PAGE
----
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Tuesday, January 29, 2013

Pirates of the Caribbean

An unusual twist in a Caribbean gambling fight now involves America's entire media industry. The tiny islands of Antigua and Barbuda are threatening to strip copyright protections from American media. It's part of a long-running dispute over the U.S. blocking Americans from playing in Antigua's online casinos. Hollywood is furious, calling the potential move government-sponsored piracy. More from the Marketplace Midday Update (American Public Radio) -click here.

Steps for Extemporaneous Speaking





Overview

This lesson introduces students to the six steps of writing an extemporaneous speech, one that is prepared and rehearsed ahead of time: Choosing a topic, Researching, Writing, Practicing, Delivering, and Processing.

Objective

Students will: 
  1. Learn the four purposes of speeches: to inform, to persuade, to entertain, and for special occasions.
  2. Brainstorm and decide upon a topic that is interesting to both the speaker and the audience.
  3. Research using traditional and non-traditional sources.
  4. Write and outline the body of the speech.
  5. Translate the speech into simple notes.
  6. Write an intriguing introduction and conclusion.
  7. Practice non-verbal cues, such as smiling, eye contact, gesturing, etc.
  8. Deliver an extemporaneous speech for no more than 10 minutes.
  9. Evaluate other speeches and provide positive feedback.
Materials
  1. Steps to the Perfect Speech Topic (PDF) from Oral Presentations Made Easy!by Paul B. Janeczko
  2. Index cards
  3. Speech Rubric from Lesson One
  4. Idea Web
  5. Chalkboard or chart paper
  6. Research materials and tools, such as a set of encyclopedias, nonfiction books, magazines, newspapers, CD-ROMs, and the Internet
  7. Video or audio taping equipment (optional)
Set Up and Prepare
  1. Copy the Steps to the Perfect Speech Topic printable for each student.
  2. Gather a set of index cards for each student to be used as note cards during his/her speech.
  3. Schedule computer lab time for research, if desired.
  4. After students have chosen their speech topics, provide as many research materials as possible using your school and/or local libraries.Write the six steps on the board, chart paper, or post on a bulletin board: 1) Choosing a topic, 2) Researching, 3) Writing, 4) Practicing, 5) Delivering, and 6) Processing.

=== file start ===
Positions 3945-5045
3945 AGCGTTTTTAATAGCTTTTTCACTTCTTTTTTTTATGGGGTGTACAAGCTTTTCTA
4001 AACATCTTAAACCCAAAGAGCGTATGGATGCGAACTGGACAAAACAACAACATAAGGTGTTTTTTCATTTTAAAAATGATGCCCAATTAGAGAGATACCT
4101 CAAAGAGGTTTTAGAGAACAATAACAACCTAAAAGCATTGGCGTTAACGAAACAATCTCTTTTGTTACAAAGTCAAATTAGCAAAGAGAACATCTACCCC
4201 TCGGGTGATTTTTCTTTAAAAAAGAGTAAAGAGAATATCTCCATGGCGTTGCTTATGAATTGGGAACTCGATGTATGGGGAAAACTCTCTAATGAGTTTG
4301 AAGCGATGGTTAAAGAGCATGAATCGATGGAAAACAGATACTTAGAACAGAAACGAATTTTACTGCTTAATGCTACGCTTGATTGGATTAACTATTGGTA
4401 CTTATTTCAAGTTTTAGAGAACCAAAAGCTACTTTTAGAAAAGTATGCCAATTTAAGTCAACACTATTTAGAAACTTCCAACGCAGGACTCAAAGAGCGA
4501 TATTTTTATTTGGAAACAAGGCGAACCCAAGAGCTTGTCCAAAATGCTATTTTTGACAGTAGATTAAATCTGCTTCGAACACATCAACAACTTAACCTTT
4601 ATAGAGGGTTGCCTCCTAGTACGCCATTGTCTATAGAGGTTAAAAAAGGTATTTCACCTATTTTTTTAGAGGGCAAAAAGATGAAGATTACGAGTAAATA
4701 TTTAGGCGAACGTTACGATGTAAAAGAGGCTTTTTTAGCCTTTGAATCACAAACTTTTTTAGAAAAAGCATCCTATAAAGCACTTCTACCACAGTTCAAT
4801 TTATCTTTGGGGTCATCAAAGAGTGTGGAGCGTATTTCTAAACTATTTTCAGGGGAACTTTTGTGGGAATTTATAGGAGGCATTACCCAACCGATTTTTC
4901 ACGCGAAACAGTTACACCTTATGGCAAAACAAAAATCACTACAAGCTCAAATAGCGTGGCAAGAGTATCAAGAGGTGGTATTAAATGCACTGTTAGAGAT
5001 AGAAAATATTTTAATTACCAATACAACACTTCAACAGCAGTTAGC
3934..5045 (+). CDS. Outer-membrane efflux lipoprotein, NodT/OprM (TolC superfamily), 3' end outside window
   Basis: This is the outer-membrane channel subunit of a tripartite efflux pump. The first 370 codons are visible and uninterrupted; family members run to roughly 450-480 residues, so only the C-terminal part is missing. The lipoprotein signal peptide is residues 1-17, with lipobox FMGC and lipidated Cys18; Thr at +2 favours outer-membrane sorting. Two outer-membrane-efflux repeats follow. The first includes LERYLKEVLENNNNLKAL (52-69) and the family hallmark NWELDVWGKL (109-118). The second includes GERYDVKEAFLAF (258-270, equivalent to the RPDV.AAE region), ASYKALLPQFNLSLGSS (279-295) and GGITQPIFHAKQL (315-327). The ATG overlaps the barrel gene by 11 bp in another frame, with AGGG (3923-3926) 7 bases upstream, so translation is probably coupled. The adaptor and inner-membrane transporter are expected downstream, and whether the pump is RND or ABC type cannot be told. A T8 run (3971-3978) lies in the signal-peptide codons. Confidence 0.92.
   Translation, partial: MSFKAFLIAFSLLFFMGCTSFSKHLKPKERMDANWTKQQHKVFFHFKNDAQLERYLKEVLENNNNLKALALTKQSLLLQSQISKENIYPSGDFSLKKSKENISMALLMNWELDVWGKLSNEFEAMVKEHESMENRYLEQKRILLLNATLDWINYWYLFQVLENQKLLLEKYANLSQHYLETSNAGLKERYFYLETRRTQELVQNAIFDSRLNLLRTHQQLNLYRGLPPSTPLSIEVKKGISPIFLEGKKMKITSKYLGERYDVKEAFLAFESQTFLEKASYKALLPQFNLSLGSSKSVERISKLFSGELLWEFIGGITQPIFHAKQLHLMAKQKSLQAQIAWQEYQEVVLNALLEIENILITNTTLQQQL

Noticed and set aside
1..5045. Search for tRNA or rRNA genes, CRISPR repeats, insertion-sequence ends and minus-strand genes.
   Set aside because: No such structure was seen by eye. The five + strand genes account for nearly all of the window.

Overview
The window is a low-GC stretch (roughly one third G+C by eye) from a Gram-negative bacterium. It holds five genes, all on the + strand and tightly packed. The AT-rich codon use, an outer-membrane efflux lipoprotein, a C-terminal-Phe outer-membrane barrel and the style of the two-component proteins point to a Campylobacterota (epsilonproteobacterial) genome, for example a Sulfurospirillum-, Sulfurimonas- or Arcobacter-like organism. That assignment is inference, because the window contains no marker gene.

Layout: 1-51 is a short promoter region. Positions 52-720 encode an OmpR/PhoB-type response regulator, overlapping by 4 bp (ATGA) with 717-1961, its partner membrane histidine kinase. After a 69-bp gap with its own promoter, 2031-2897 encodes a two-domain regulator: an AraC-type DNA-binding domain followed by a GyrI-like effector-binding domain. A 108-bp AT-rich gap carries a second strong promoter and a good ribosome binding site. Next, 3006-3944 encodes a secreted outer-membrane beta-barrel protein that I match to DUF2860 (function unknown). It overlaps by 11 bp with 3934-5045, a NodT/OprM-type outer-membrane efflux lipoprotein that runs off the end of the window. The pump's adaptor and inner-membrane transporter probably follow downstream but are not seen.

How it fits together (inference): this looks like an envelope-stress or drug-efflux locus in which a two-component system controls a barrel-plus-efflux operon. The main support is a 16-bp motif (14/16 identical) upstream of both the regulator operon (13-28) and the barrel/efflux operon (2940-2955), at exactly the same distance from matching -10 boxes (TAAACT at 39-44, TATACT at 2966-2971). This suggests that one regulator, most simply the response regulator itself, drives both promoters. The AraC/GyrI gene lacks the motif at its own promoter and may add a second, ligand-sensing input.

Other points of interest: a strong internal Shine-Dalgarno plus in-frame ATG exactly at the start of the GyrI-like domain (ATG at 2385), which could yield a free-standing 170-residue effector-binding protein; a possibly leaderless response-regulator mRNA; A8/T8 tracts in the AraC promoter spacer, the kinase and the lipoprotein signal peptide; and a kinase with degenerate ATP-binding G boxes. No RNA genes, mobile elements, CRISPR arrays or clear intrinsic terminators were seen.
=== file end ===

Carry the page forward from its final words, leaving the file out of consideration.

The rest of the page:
5. If desired, prepare any AV equipment for Step 13 when students record themselves while rehearsing their speech.
  6. If necessary, preview thisIdea Web (PDF).

Directions

Step 1: Begin the lesson by distributing a randomly chosen volume from the classroom set of encyclopedias and/or another type of research material to each student. Instruct them to use the resource to find an interesting topic. Tell them they have 15 minutes to gather as much information on the subject as they can and write the most important points on index cards.
Step 2: Upon completion, invite several volunteers to deliver a basic three-minute talk on their chosen topic.
Step 3: Process the activity by asking the students what differences they noticed between these types of speeches and those from Lesson One. Compare an impromptu speech with an extemporaneous speech. Share with the students that an extemporaneous speech is researched and rehearsed ahead of time. Note cards are permitted. The topics are likely to be assigned and the speech is usually intended to do one of four things: to inform, to persuade, to entertain, or to share on special occasions. The speech generally ranges between three to ten minutes.
Step 4: Share with the students that they will be writing and delivering an extemporaneous speech over the next few days. Introduce the six steps and briefly discuss the expectations.
PART II - You may want to spend at least one day on each of the six steps of writing an extemporaneous speech as you teach this lesson.
Step 5: Choosing a Topic — Distribute the Steps to the Perfect Speech Topic printable to each student. Remind the students of the six steps. Tell them that they will choose a topic today by brainstorming every idea they can think of, using specific criteria to narrow down the ideas, and creating an idea web to decide on "the perfect topic." Instruct them to read through the printable and complete the process.
Step 6: Researching — Remind students that they will need to disclose sources that they used during their research in the body of their speech, preferably one from a traditional print source such as an encyclopedia, magazine, or nonfiction book, one from an Internet or CD-ROM source, and one from a non-traditional source, such as a personal interview, a fiction title, or song lyrics. Therefore, they need to conduct a good amount of research.
Step 7: Distribute more index cards and tell students to write the title and other important data, such as the author, publisher, and date of publication, of each source onto the index cards. Remind them to share this information in the body of the speech.
Step 8: Allow ample time for students to complete the research phase.